Sunday, June 12, 2011

One day's salad, the next day's compost

A sign of summer and the end of spring: I pulled up the last of our lettuce and arugula (a spring crop), today, to make room for the tomatoes, peppers and cucumbers we hope to have a bounty of come late summer.

We had definitely enjoyed some nice salads from these leafy greens, but they had -- as is their like as the weather warms -- begun to go to seed and become more tough and bitter. So, instead of putting these last of the greens on our dinner plates, I am allowing them to 'compost-in-place' to form a sort of mulch along with the sheets of wet newspaper you can see 'between-the-hills' in the pic above. The hills themselves have been newly planted with cucumber seeds (I am afraid our local groundhog may find the seedlings-to-come to be tasty, but I am hoping he/she will leave at least some of them for us!).

One (non-chemical!) defense against the likes of our furry groundhog friend and the beetles that have already ravaged some of our tomato plants is the upside-down planting method, which we tried out successfully last year. We're experimenting now with some irrigation methods for the upside downers (note the 'upside down' two-liter A&W bottle in the foreground below). This page, taught us how to do this, although, as is our wont, we refused to actually follow the instructions! :)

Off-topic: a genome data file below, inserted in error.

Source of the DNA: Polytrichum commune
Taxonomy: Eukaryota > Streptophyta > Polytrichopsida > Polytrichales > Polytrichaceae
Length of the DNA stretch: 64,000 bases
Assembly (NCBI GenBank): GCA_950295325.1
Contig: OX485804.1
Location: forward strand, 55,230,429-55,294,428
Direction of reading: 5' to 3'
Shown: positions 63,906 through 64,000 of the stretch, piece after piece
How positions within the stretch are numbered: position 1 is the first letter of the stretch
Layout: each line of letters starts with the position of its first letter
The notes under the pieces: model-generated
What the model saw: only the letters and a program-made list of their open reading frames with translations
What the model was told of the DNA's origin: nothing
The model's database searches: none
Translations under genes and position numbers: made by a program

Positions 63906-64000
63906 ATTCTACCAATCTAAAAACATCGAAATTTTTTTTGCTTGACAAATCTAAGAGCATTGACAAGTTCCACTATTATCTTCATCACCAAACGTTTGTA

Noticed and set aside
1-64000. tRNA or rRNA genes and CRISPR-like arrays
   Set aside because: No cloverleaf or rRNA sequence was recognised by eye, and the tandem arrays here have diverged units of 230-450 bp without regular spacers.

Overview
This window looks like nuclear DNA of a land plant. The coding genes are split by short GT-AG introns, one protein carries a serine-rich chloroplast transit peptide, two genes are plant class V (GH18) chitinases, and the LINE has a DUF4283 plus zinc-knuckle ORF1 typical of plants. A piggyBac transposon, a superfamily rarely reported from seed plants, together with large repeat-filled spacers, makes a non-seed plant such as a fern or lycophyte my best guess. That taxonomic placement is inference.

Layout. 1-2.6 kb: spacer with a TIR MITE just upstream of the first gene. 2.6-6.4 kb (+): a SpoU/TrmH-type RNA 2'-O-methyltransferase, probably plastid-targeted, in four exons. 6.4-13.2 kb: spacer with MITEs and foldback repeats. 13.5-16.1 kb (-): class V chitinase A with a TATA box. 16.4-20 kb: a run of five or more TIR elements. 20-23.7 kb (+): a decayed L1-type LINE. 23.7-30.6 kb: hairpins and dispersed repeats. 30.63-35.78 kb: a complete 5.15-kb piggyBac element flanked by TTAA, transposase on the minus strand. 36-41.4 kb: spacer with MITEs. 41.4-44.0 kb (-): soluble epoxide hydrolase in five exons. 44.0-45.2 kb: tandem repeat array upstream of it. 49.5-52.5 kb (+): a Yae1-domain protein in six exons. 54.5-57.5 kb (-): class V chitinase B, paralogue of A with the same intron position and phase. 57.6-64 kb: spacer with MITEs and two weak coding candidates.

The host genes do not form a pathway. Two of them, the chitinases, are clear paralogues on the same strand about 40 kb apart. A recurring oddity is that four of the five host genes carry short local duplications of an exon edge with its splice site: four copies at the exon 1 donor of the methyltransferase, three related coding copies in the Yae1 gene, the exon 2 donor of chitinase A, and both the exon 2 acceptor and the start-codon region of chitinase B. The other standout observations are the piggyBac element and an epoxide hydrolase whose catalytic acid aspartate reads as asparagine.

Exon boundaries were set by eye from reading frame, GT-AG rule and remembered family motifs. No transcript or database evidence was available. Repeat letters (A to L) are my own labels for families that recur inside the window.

From Planting Day (6/12/11)

Gardening -- like bicycling -- is an important means of self care for me amid the challenges (and joys!) of being in ministry. Last summer, it was a great gift to me to be able to spend early mornings quietly tending to our little backyard garden before getting ready to head to my busy workday of teaching a chaplaincy summer program. This summer -- while I have the new joy of being able to spend time in New York City, the place of my birth -- I will less often be able to walk out to my garden first thing in the morning. I was glad to be able to be able to be in it for a few hours, today!

For a moving reflection on how your backyard might be a source of spiritual nourishment, see the words of our friend and teacher Natan Margalit on his Organic Torah blog.

Have a great week!

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